And the longer you work in the field, the more you’ll earn.

average income for ux writers


UX writers have the potential to earn $75,000/year, on average @careerfoundry - And, the longer you work in the field, the higher your earning potential 💸 Click To Tweet

Where to Find Work as a UX Writer

UX writing hasn’t been around that long, but this doesn’t mean it isn’t flourishing. In fact, huge companies like Airbnb, YouTube, and even Google need UX writers to create their micro-copy.

Here are five places you can go to find UX writing jobs:

Remember, since UX writing is a relatively young practice, there are companies that won’t use that term in their listings. They’ll use “technical writer,” “content writer,” or even “content strategist” in their job offers.

Moving Forward: An Amazing Career Path You’ll Love

So, it’s true.

You can earn a six-figure income writing tiny, tiny pieces of content.

And you don’t need a special degree or tons of writing experience to start.

All you do need is a curious mind, the willingness to work with a team, a handful of great tips, and the courage and determination to take the first step.

At Express Writers, we specialize in all kinds of content. Visit our Content Shop to find out more.

Work with expert content marketing writers


how to grow evergreen blog posts

How to Grow Your Inbound Traffic by Writing Evergreen Blog Posts

This post was updated October 2019. 

Picture this – summer is here, and your calendar is full of pool parties, barbecues, picnics, and whatnots.

You’ve been waiting for this moment for what seems like ages. ☀

There’s only one small problem.

You want to look great in your bikini, but it’s been cold out there for the past few months, so maybe you’ve stayed in and eaten one, two, or twenty more pizzas than you should’ve (no judgment, we’ve all been there!).

At this point in the game, you don’t have a lot of options. You can go on an aggressive diet, use a body wrap or two, or skip a few meals. There are a lot of ways to get fast results, but the thing is, you shouldn’t be focusing on quick fixes.

What you want is a sustainable approach that can get you the best results possible, and the same goes for blogging.

For a long time, my approach to blogging was all about putting out as much content as possible. That’s not necessarily a bad idea since there’s a correlation between high publishing rates and increases in traffic.

The problem is, quick-fire content isn’t a sustainable strategy, much like any diet that promises dramatic results in a matter of days.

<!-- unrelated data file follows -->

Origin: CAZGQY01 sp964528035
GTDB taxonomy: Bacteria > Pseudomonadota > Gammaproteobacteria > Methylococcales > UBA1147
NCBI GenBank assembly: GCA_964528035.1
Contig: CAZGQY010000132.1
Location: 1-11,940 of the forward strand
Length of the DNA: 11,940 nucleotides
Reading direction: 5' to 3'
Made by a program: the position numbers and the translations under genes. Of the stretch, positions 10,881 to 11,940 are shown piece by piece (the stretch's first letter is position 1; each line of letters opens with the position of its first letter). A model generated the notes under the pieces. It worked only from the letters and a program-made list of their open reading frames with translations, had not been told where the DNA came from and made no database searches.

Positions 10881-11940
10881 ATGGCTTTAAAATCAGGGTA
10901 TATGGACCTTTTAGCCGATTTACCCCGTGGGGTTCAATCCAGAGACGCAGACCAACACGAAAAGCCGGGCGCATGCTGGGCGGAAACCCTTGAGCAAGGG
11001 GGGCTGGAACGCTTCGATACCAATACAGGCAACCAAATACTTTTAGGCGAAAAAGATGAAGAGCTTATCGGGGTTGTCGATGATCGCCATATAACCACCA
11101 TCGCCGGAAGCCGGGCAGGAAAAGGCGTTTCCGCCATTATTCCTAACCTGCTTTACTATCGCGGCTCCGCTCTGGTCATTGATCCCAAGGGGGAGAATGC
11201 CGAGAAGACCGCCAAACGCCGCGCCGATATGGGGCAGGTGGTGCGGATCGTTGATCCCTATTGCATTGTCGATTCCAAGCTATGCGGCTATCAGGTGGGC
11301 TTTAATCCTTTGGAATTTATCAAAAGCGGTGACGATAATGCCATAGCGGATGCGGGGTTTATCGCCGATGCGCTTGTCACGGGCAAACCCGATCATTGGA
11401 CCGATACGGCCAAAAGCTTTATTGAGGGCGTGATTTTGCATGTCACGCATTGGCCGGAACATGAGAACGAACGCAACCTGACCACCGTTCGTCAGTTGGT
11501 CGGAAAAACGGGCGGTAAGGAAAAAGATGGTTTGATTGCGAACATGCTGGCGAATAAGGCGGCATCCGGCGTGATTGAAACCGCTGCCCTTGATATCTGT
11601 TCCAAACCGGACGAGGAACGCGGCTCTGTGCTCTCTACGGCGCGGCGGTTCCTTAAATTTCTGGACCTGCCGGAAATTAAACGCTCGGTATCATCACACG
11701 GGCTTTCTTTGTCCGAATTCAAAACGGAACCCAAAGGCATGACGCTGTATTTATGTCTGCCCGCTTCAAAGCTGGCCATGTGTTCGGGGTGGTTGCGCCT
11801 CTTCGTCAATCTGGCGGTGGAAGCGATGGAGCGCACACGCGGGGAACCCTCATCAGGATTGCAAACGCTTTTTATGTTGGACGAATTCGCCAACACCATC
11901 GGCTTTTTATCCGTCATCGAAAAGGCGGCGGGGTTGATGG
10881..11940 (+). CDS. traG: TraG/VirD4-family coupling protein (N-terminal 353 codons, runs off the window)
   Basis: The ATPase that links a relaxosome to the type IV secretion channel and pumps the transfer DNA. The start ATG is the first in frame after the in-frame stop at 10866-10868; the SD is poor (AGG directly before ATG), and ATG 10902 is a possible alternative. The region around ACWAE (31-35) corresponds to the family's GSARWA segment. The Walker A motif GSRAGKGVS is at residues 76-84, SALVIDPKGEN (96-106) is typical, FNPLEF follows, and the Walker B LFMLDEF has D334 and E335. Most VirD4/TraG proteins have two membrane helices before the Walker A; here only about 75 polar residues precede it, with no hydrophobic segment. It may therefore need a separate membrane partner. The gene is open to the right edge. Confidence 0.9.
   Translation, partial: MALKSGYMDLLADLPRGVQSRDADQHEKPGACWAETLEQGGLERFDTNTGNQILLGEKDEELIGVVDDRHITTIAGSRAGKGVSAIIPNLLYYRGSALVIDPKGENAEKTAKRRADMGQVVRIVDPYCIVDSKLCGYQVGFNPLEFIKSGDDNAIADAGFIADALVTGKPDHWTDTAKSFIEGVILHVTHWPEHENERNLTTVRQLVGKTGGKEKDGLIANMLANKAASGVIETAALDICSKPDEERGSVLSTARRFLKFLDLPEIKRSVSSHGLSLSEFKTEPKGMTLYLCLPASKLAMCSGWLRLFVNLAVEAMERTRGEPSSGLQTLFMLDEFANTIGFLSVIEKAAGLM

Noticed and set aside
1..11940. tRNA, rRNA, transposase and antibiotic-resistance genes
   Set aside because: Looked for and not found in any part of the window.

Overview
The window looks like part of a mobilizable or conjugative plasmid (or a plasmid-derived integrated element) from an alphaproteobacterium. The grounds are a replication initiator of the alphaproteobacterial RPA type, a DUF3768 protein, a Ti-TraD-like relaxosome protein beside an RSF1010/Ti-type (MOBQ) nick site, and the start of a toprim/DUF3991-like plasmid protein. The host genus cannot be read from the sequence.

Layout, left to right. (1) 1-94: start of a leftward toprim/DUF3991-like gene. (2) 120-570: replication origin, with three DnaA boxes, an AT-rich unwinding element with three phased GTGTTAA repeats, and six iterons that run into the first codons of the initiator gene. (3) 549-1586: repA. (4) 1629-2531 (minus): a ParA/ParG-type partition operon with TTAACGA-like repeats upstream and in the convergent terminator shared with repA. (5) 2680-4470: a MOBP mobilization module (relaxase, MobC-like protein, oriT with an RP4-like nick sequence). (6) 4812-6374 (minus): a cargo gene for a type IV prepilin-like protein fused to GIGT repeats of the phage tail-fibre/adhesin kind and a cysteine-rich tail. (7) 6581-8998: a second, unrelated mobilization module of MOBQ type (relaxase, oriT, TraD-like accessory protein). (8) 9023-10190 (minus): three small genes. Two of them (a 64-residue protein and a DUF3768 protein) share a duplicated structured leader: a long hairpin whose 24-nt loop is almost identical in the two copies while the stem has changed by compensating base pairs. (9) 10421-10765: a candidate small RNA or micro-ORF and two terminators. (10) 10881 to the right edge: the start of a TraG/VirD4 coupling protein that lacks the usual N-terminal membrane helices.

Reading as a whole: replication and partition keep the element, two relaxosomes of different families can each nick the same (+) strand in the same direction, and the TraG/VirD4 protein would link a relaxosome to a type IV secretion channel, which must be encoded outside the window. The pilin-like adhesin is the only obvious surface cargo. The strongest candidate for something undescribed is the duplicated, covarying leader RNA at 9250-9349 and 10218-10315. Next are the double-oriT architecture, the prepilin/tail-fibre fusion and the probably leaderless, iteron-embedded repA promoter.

If you want to grow your traffic and maintain it, you need powerful, evergreen content that’s going to keep your website in the best shape of its life for years and years to come.

4 Types of Evergreen Blog Content

maintain evergreen blog posts

  1. List-based articles
  2. How-tos and tutorials
  3. Frequently asked questions (FAQs)
  4. History-based posts

That’s a quick cheat sheet if you need help coming up with evergreen blog post ideas. If you stick to those types of content, you’re on the right path. However, you may need a little help coming up with ideas, so keep reading!

If you just fire out short trending posts that will be irrelevant tomorrow, you'll have a hard time getting results. Better grow your traffic with evergreen blog posts. @JuliaEMcCoy shares what you should start posting now. 🎋 Click To Tweet

Two Types of Blog Content: Evergreen Posts vs. Trending Topics

We can break down most of the content you’ll run across in blogs into two categories:

  1. Posts that have to do with current trends
  2. Evergreen content

Both types of blog posts have the potential to bring a lot of traffic to your website. However, content that focuses on trending topics has an expiration date.

The best way to put that into perspective is to take a look at Google’s most popular searches for the past years.

Here are some of the shiny things that caught our collective attention in 2017:

Source: Google

Now compare that to 2018 and you’ll see there’s little overlap:

Source: Google

The trends themselves change, but certain topics never go out of style. For example, those two breakdowns tell us that as a society, we care a little bit too much about sports and celebrities.

Spotting those types of big-picture trends is important because it enables you to come up with blog post ideas that tap into more lasting concerns.

I’m talking about the type of content that your readers care about now, and they’ll still care about in five years.

Chances are if you’ve been blogging for a while, you’ve already written some evergreen posts without even noticing it. The best way to spot them is to take a look at your website’s analytics.

Usually, there’s a spike of interest around new content. It brings in some traffic, and then that flow of traffic turns into a trickle.

Evergreen blog posts, on the other hand, tend to bring in a steady amount of traffic over time.

Source: Google Analytics

Blogging about current trends may give you a great ROI in the short term. However, evergreen content is the equivalent of that healthy lifestyle that will see you get to the pool party with the same six-pack you’ve been sporting all year.

Keep in mind, though – just because you follow a healthy diet, doesn’t mean there isn’t room for burgers and pizza somewhere in there and the same goes for blogging.

It’s very difficult to build an entire blog around evergreen content only because it tends to require a ton of work.

Ideally, you’ll have a healthy mix of blog posts that target current trends and evergreen articles. That way, you’ll maximize your traffic growth, and you’ll be able to maintain it ✔️

4 Types of Content that Make for Great Evergreen Blog Posts